Romantic Era Music Techniques

Written by steven j. miller
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Romantic Era Music Techniques
The Romantic period was a time of great development and change. ( Images)

The Romantic period was a time of great change in the world. Between 1815 and 1910, composers found themselves responding to an increasingly complex world as a result of the Industrial Revolution. There were conveniences that came at the expense of great sacrifices. Comfort among the well-to-do was reaching an all-time high while working conditions were becoming increasingly brutal. Artists were getting their personal lives involved with politics, literature and art.

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Schumann's "Im wunderschönen Monat Mai" is a fragment that does not have a conventional beginning or end. It appears out of nowhere and diminishes as suddenly as it began. A characteristic technique of the Romantic period is the fragment that does not have a conventional form. Composers would introduce an idea without consideration of other musical form elements. These elements were fragments of complete musical ideas. We get a sense of what the music might have been.

Song Cycles

Song cycles about nature were characteristic of the Romantic period. These song cycles came with and without words. Composers sought to get closer to the techniques that would allow them to write in a style that mimicked a language. Song cycles typically dealt with nature themes. Gustav Mahler, a famous Romantic period composer, said, "Don't bother looking at the view - I have already composed it." Mahler wrote a series of cycles entitled "Songs on the Death of Children" and "The Song of Lamentation." Franz Schubert wrote several song cycles on nature including "Die Winterreise."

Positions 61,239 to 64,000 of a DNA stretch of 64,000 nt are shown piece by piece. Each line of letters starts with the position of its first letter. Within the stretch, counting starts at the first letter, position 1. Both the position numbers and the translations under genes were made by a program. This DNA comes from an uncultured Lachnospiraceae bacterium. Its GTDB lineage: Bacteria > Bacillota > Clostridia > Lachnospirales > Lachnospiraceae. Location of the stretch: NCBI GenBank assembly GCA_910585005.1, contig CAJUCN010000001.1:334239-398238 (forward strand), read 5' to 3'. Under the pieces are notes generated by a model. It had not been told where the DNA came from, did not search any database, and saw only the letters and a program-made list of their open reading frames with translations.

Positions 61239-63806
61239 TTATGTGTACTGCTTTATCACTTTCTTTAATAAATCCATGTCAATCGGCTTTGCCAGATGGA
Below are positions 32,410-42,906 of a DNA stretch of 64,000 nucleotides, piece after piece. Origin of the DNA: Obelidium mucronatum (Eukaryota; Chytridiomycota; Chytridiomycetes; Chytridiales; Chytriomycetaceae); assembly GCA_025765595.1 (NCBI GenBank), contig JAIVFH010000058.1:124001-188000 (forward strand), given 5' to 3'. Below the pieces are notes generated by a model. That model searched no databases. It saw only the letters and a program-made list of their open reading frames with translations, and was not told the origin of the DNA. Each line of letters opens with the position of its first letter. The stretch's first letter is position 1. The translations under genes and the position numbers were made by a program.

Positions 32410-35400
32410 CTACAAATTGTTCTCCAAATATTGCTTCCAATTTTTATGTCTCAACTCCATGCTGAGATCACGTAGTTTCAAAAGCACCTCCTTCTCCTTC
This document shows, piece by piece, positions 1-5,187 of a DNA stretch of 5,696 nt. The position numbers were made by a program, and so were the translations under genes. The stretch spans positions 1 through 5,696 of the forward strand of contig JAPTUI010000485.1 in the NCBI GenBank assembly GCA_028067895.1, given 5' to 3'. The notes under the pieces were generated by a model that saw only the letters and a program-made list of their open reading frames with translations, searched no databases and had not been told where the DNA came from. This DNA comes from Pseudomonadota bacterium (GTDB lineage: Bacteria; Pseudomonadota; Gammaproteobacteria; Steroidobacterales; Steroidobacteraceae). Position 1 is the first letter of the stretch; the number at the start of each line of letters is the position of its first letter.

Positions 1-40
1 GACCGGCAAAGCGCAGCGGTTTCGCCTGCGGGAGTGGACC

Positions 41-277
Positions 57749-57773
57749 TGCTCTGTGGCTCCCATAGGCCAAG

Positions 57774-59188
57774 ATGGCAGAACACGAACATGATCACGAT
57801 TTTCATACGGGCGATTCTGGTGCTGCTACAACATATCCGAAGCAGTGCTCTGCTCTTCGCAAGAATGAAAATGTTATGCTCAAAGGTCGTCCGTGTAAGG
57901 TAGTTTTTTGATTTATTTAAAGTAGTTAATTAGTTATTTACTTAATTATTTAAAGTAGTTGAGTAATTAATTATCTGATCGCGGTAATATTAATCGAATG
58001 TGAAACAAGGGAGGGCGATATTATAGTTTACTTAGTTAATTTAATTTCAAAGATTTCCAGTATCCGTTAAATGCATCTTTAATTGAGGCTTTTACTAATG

Composers were discovering new ways to develop their works. Shocking rhythms, expansive harmonies and unusual key changes were the norm in Romantic period music. The tonal language began developing rapidly and chromaticism became a technique used in music of the time. Phrases started using dramatic effects and modulations to new keys. This was different from the Classical period as the melodies were becoming more organic and alive with their compositional uses. Contrapuntal lines were often reduced to single, relentless thoughts that often shocked audiences and created discomfort among musicians. One of the most shocking pieces of the Romantic period was Hector Berlioz in his "Symphonie Fantastique." In this work Berlioz deals with grotesque subject matter and at one point suggests the image of his beloved on a scaffolding about to be beheaded.

Program Music

Another common technique most prevalent in the early symphonies of Mahler is program music. This musical technique involved creating forms not based on standard conceptions about the development of music but the content of a storyline or image. Romantic composers used this technique often to tell a story without words. They could "paint" a picture with the music to convey a particular emotion or dramatic event. During the Romantic period it was becoming clear that music was more than just a conglomeration of Classical triads and forms. Music was able to express emotion and composers of this time were determined to develop this to the fullest.


Finally, one of the most profound techniques of the Romantic period was virtuosity. Performers of the period had to play increasingly complex musical works and show off their instrumental abilities. Virtuosity was as relevant in the composer's works as in the individual musician's performance. The goal was to create music that had impressive, fast-paced cadenzas that stretched the musician's limits. The musicians who played this music were promoted in the same way that rock bands are today. Schubert's "Erlkönig," composed in 1815, was so difficult even Schubert had trouble with the piano part.

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